The BMP signaling pathway is involved in the early steps of AIP formation and gut development (as reviewed upper). However, human genetic data has demonstrated that this pathway plays an important role in intestinal epithelial homeostasis. Recently, mutations in different members of the BMP signaling pathway were found associated with the human pre-cancerous Juvenile Polyposis Syndrome (JPS). A specific SMAD4 mutation is found in some IPS patients and results in a truncated protein [84, 85]. The Smad4 protein is the common shuttle of both TGF-β (Transforming Growth Factor-β) and BMP(s) signaling pathways. SMAD4 mutations associated with IPS leads to the hypothesis that other members of TGF-β or BMP signaling pathways may be involved in the IPS patients without the specific SMAD4 mutation. In fact, in some germline nonsense mutations were found in the bone morphogenetic protein receptor 1A (BMPR1A) gene [86]. These mutations resulted in protein truncation due to a deletion of the intracellular serine-threonine kinase domain necessary for Smad protein phosphorylation and signal transduction. These genetic studies show that perturbation of the BMP signaling pathway is associated with intestinal hamartomous polyps. This suggests that BMP signaling is involved in normal epithelial differentiation and homeostasis in the gut. Expressions of phosphorylated forms of Smad1/5/8 proteins are found in the intestinal epithelial cells and in the lamina propria stromal cells of the adult human small intestine and colon (D.J. Roberts and P. de Santa Barbara, unpublished data). Recently, different investigators found that intestinal epithelial BMP4 expression is under the control of the β-catenin/TCF4 activity [2, 80]. Precise actions of BMP pathway in the differentiated intestinal epithelium and the defects involving mutations in the BMP pathway compounds need to be further investigated.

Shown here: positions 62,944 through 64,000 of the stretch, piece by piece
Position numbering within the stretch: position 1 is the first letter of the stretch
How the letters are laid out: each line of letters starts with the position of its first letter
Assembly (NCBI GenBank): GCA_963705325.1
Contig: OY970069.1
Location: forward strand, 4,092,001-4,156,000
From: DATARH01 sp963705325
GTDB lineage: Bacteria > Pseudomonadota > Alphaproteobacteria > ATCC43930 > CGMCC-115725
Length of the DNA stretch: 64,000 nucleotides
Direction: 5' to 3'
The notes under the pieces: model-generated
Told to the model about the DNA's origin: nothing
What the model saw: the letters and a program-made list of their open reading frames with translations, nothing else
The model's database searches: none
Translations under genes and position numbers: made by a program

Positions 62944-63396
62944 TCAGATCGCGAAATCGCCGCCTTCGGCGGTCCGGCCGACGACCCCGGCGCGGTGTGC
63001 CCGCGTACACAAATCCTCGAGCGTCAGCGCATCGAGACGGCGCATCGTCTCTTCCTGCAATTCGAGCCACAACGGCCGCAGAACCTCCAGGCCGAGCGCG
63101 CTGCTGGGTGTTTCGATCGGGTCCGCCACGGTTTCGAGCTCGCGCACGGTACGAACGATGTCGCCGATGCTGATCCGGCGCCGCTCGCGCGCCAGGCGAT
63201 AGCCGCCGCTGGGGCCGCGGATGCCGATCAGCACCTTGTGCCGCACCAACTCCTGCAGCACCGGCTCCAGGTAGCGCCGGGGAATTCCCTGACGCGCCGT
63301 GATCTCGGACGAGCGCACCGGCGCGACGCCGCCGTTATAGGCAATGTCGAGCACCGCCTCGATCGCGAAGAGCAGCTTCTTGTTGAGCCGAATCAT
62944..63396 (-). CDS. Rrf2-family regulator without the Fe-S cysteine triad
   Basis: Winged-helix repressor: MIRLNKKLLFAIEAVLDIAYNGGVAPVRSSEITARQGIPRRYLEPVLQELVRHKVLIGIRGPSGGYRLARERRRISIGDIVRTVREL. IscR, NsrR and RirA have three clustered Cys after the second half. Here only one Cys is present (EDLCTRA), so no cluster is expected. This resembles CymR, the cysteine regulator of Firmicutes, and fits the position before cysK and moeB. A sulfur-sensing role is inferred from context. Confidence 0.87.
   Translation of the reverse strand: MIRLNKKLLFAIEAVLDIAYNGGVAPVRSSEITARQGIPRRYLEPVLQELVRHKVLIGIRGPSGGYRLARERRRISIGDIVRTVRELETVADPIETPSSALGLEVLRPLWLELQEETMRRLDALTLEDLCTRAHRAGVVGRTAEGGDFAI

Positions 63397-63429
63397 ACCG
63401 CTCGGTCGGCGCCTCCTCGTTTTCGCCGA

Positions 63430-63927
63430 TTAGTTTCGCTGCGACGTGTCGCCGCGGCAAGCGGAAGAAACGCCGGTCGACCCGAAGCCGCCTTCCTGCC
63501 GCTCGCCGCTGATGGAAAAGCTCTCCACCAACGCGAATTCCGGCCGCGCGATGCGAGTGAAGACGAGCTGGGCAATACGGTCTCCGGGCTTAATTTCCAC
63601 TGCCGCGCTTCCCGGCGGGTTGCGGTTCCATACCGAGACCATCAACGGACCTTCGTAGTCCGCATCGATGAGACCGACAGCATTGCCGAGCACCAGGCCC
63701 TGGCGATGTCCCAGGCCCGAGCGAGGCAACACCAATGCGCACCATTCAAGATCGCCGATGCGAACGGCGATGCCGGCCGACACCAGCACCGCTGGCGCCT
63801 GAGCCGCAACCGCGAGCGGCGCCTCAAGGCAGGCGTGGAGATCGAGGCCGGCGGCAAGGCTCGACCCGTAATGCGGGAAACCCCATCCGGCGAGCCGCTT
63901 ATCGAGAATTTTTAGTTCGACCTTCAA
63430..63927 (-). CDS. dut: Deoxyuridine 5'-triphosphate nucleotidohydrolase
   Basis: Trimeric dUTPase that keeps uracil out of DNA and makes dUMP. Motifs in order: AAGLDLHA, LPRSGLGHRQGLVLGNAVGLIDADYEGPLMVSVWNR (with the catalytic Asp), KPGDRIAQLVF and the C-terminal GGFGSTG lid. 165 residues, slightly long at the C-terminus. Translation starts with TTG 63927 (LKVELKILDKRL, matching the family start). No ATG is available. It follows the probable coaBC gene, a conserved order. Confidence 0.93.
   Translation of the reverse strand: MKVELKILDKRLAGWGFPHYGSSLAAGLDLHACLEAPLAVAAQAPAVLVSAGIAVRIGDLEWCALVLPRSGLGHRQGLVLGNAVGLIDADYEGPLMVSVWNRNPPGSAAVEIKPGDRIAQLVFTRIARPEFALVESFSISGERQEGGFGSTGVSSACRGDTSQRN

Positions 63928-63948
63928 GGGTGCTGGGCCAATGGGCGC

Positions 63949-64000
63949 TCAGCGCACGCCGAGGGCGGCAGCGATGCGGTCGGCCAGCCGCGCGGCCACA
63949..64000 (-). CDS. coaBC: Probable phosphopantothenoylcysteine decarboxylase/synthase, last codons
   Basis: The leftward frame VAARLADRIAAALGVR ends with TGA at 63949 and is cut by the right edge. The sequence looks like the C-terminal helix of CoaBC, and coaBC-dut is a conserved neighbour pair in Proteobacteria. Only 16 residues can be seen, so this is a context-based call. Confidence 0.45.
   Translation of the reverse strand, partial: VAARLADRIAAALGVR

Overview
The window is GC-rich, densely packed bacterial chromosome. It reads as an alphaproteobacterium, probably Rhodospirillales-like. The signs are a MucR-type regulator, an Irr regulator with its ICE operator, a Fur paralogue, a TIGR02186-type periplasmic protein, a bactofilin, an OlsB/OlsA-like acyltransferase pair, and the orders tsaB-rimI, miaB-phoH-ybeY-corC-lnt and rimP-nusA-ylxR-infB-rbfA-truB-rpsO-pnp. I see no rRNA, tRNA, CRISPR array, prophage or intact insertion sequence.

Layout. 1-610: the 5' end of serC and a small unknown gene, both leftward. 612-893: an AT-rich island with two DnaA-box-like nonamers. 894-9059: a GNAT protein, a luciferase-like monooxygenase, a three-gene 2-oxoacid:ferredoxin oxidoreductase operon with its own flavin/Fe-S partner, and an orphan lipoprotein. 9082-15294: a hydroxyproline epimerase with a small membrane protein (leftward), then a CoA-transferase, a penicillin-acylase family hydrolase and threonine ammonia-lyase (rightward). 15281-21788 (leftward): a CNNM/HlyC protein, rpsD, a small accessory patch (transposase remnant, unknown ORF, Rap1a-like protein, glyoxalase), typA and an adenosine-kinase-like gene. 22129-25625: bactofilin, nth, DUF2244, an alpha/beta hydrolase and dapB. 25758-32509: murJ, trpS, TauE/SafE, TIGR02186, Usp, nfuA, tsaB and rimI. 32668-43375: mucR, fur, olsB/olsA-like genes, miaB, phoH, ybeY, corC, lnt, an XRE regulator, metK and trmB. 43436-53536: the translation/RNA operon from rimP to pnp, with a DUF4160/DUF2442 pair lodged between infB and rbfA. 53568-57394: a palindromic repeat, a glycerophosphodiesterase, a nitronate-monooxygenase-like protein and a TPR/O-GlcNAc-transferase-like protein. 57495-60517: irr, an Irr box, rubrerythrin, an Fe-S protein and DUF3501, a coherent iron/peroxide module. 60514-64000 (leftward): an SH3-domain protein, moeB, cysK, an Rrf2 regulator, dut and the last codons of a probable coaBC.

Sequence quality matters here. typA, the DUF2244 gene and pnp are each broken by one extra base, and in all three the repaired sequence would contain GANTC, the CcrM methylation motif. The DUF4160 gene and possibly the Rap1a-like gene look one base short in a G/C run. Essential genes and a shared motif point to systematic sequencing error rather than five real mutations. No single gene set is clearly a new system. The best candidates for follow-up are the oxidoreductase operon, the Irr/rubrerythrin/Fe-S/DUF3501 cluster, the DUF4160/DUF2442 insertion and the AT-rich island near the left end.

Genetic control of cellular patterning in the intestinal and colonic epithelium

Paneth and enterocyte cell fate choiced must involve the Rho GTPase family members. These factors play a central role in all eukaryotic cells by controlling the organization of the actin cytoskeleton [87]. These proteins integrate information from different signaling pathways and act as effectors to mediate effects on migration, proliferation and differentiation [88]. Rac1 is a member of the Rho family of GTP-binding proteins that can activate the Jun N-terminal Kinase (INK) and p38 Mitogen-Activated-Protein (MAP) kinase pathways [89]. Expressions of either constitutively active and/or dominant-negative Rac1 forms in mice result in perturbation of cell differentiation in the intestinal epithelium [4]. Sustained Rac1 activation leads to an early differentiation of Paneth and enterocyte cells within the small intestine intervillus epithelium in late fetal mice, but no impact was observed on Goblet and enteroendocrine cells. In adult, forced Rac1 activation increases cell proliferation in intestinal crypts and leads to unusually wide villi [5]. Activated Rac1 specifically increases phosphorylation of INK in both intervillus and villus epithelial cells and alters the actin cytoskeleton [5]. The cytoskeleton is also involved in cell migration. The position of cells along the crypt-villous axis (RAD) is one of the important factors thought to play a role in cellular differentiation [90].